Consumer Confidence


Frontier markets in Asia generally have the highest level of consumer confidence.  Pakistan, Vietnam, and India were ranked as three of the top countries for consumer confidence among other frontier and emerging markets in Asia.  Other markets, such as Myanmar, Laos, and Cambodia delivered strong GDP growth of 6.5-7.0%, and although no data for consumer confidence was listed on Trading Economics, these markets are certainly strong markets for consumption.


Country Consumer Confidence
China 105.60
India 128.00
Indonesia 110.00
Japan 43.00
Europe -6.40
Malaysia 78.50
Pakistan 170.69
Philippines 2.50
South Korea 102.00
Taiwan 78.66
Thailand 74.20
Vietnam 144.80
USA 91.20

Source: Trading Economics


Health Expenditure Per Capita


Markets with low health expenditure per capita are also strategic areas for investment, as the country’s pharmaceutical and healthcare industries continue to develop through increased expenditure from the rising middle classes.  India is an interesting outlier to note since its expenditure falls below some of these frontier markets, and its biotechnology industry is prestigious in terms of its quality and relatively low cost.


Country Health Expenditure Per Capita(USD)
Bangladesh 31
Cambodia 61
China 420
India 75
Indonesia 99
Japan 3,703
South Korea 2,060
Laos 33
Malaysia 456
Mongolia 195
Myanmar 20
Nepal 40
Pakistan 36
Sri Lanka 127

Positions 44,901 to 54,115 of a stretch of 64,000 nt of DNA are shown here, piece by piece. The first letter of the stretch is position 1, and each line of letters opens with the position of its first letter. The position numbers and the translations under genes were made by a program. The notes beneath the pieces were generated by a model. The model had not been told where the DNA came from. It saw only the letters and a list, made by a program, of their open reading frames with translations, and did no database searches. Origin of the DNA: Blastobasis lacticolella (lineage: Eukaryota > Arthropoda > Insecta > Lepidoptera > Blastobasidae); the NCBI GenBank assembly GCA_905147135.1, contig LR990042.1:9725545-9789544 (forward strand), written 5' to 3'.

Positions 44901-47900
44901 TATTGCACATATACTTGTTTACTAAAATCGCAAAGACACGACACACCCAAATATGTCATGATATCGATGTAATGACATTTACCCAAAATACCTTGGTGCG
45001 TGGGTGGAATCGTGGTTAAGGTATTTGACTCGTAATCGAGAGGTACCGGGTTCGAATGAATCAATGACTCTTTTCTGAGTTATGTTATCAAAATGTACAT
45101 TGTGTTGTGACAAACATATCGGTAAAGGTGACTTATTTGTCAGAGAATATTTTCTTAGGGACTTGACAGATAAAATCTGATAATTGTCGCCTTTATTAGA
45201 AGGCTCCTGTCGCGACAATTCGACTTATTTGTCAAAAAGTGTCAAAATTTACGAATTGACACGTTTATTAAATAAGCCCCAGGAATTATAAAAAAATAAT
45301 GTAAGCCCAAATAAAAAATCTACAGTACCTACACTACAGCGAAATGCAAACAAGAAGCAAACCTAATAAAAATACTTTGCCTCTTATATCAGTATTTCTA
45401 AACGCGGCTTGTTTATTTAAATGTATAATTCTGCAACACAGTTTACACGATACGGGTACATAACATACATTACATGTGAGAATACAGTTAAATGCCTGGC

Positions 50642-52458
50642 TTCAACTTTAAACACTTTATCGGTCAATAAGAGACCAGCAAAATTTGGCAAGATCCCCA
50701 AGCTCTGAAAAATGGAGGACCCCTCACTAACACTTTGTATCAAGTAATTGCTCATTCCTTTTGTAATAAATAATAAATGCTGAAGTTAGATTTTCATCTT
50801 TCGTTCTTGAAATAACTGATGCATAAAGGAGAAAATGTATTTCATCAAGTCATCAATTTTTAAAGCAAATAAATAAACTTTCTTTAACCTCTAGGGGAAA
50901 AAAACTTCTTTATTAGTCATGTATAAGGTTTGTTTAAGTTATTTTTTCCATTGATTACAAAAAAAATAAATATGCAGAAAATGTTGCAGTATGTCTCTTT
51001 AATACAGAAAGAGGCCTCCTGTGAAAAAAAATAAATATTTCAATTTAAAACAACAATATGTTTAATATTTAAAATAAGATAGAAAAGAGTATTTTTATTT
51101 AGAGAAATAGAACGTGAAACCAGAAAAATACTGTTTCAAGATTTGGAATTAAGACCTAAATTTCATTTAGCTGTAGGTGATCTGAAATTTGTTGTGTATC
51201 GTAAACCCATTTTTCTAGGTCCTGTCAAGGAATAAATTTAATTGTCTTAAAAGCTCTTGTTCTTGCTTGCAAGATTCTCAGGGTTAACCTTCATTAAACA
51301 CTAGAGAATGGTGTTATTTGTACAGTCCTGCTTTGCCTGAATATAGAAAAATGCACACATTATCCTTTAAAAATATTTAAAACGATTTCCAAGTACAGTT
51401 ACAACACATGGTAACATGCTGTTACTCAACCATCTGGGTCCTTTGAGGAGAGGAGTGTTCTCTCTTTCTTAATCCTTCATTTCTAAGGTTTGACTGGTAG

Vietnam 142

Source: WorldBank


Inflation: What’s Working?


Another investors’ confidence sign for frontier markets is when inflation begins to drop from its double-digit highs to a new, stable level.  Other global frontier markets, such as Nigeria and Argentina, are struggling drastically with extremely high inflation rates.


Country Inflation
Cambodia 3.04%
Bangladesh 5.53%
Laos 1.85%
Nepal 8.60%
Mongolia 0.10%
Myanmar 10.06%
Pakistan 3.88%
South Korea 1.20%
Sri Lanka 3.90%
Thailand 0.38%
Vietnam 3.34%
Kuwait 2.90%
Argentina 40.50%
Nigeria 17.60%
Morocco 1.60%

Source: Trading Economics(Most Recent)


Some of the most notable improvements for inflation in various frontier markets include the following:

  • Vietnam’s inflation has recovered from its record high of 28% in 2008, to its current level of 3.3%
  • Laos’ inflation has also dropped to 1.85%, from its high of nearly 10% in 2011
  • Mongolia’s inflation has dropped to 0.1%, and was nearly 15% during 2014.

Corporate Taxes


Another added bonus for some frontier markets in Asia is the relatively lower corporate tax rates, which is one of many catalysts that results in companies shifting production to these countries.  A classic example I often cover on here is the shift of manufacturing from China to Vietnam, partially because Vietnam’s corporate tax rate is 5% lower.